“People ask me questions they don’t want the answers to”
Paul is a Canadian photographer, Dan is an aspiring American playwright, and they’re the two main characters of The Body of an American. In real life, Paul Watson is a photojournalist who won awards for a shocking picture of the body of a US soldier being dragged through Mogadishu by Somali insurgents, and Dan O’Brien is a writer who has pulled together fragments of Watson’s biography and pieces of their own burgeoning relationship – as initial respect turns into genuine friendship – into a freewheeling study of how guilt can corrode the soul.
Photojournalism has proven a richly fascinating topic for contemporary writers (Lucy Kirkwood’s Chimerica, Vivienne Franzmann’s The Witness) and so too it proves here, initially at least. Paul is tormented by the idea that his photo was a desecration of sorts of the dead soldier and craves forgiveness; and Dan suggests, obliquely, that the picture had a huge part to play in the geo-politics of the region and can even be said to have prefigured 9/11. It’s a leap, a huge one, but barely touched upon in this fast-moving, almost free-associating complex piece of writing.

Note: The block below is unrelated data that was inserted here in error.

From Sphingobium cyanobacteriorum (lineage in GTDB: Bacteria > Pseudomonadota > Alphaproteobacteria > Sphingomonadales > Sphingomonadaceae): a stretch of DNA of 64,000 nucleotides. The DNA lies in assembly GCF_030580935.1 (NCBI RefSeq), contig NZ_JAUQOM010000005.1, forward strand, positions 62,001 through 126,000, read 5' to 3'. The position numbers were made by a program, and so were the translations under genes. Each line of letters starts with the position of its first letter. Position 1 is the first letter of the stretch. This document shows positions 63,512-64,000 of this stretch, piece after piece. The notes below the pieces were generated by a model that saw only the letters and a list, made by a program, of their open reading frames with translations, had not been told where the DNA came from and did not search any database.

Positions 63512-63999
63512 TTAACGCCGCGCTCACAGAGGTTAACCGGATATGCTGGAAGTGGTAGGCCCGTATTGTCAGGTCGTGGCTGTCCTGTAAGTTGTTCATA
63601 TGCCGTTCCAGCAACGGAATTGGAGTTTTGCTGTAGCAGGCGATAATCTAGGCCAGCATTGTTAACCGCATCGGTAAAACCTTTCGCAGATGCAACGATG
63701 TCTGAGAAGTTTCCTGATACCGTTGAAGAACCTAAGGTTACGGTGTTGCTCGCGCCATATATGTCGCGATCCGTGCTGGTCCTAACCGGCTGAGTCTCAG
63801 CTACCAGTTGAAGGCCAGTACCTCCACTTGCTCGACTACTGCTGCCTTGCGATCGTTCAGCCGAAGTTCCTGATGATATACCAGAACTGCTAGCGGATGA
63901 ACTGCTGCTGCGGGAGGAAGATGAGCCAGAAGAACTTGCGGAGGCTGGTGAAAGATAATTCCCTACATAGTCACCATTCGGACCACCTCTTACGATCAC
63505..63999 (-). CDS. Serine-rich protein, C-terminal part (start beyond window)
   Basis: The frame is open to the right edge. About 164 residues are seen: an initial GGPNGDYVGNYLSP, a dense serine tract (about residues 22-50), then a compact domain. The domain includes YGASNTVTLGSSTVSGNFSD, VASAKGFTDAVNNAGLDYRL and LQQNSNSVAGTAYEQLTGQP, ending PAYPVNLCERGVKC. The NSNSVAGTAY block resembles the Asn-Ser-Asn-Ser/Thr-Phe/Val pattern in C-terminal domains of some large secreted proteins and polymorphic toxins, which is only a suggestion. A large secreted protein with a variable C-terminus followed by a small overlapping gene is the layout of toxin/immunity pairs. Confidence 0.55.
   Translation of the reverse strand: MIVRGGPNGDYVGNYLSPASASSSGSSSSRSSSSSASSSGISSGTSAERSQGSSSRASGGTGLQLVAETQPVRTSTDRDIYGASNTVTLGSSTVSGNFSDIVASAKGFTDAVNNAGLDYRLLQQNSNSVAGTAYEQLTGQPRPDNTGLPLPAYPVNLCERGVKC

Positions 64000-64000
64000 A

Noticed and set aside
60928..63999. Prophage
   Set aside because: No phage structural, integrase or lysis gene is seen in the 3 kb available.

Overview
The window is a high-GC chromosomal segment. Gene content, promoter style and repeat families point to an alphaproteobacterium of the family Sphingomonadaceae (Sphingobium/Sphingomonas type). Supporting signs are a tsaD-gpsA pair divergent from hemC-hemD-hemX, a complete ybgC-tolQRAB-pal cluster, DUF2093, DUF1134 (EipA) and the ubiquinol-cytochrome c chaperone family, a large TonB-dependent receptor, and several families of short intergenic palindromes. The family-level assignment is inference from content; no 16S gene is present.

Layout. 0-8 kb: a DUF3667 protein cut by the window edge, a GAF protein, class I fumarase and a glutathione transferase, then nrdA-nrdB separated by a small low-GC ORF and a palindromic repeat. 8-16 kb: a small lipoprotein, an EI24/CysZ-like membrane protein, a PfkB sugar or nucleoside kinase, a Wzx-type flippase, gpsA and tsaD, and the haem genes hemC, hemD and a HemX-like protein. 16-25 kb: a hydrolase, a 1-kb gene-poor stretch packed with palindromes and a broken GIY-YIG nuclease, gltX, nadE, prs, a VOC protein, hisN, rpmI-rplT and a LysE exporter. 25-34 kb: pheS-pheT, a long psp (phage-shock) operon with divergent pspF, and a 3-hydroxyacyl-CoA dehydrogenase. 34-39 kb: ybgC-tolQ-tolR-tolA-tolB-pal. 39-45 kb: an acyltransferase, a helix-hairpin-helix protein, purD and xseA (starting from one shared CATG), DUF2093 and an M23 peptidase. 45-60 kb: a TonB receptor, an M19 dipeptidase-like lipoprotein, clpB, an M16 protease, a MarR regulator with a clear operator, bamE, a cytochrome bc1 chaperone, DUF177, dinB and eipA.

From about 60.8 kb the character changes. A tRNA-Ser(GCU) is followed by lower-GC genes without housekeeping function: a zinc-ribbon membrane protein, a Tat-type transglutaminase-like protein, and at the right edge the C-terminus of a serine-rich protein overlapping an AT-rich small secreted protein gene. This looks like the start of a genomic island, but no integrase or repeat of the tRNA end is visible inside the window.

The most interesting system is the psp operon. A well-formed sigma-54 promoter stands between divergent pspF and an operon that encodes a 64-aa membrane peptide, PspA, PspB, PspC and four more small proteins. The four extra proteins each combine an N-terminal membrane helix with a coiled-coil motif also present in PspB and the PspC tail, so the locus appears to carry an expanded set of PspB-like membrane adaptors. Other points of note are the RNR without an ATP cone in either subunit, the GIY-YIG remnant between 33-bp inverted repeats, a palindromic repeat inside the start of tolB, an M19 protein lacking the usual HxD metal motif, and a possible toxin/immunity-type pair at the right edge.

For James Dacre’s production jumps and cuts with a huge sense of abandon. Damien Molony is predominantly the haunted Dan and a grizzled William Gaminara mainly the grim Paul. But between them they cover an additional 30-odd characters, populating scenes from Paul’s memories in Rwanda, Burma, Afghanistan, Somalia, and also from the journey that the pair make to finally meet up in the Canadian Arctic. They jump into each other’s heads to complete their thoughts, it’s a technically dazzling display which is highly impressive but ultimately a little wearing, especially sans interval.
The format means that words ricochet from end to end in Alex Lowde’s brilliantly constructed traverse design with ‘snow’ covered floor (protective bootees are offered) and a never-ending slideshow of photos appearing on the walls at the click of a finger. But at times it becomes hard to keep the thread of where we are and why we are, as the pieces finally coalesce into the slightly too pat journey of self-redemption that is granted by the play’s end. That said, it is excellently performed and ingeniously conceived – Adrienne Quartly’s sound work is also highly effective – a play to make you think.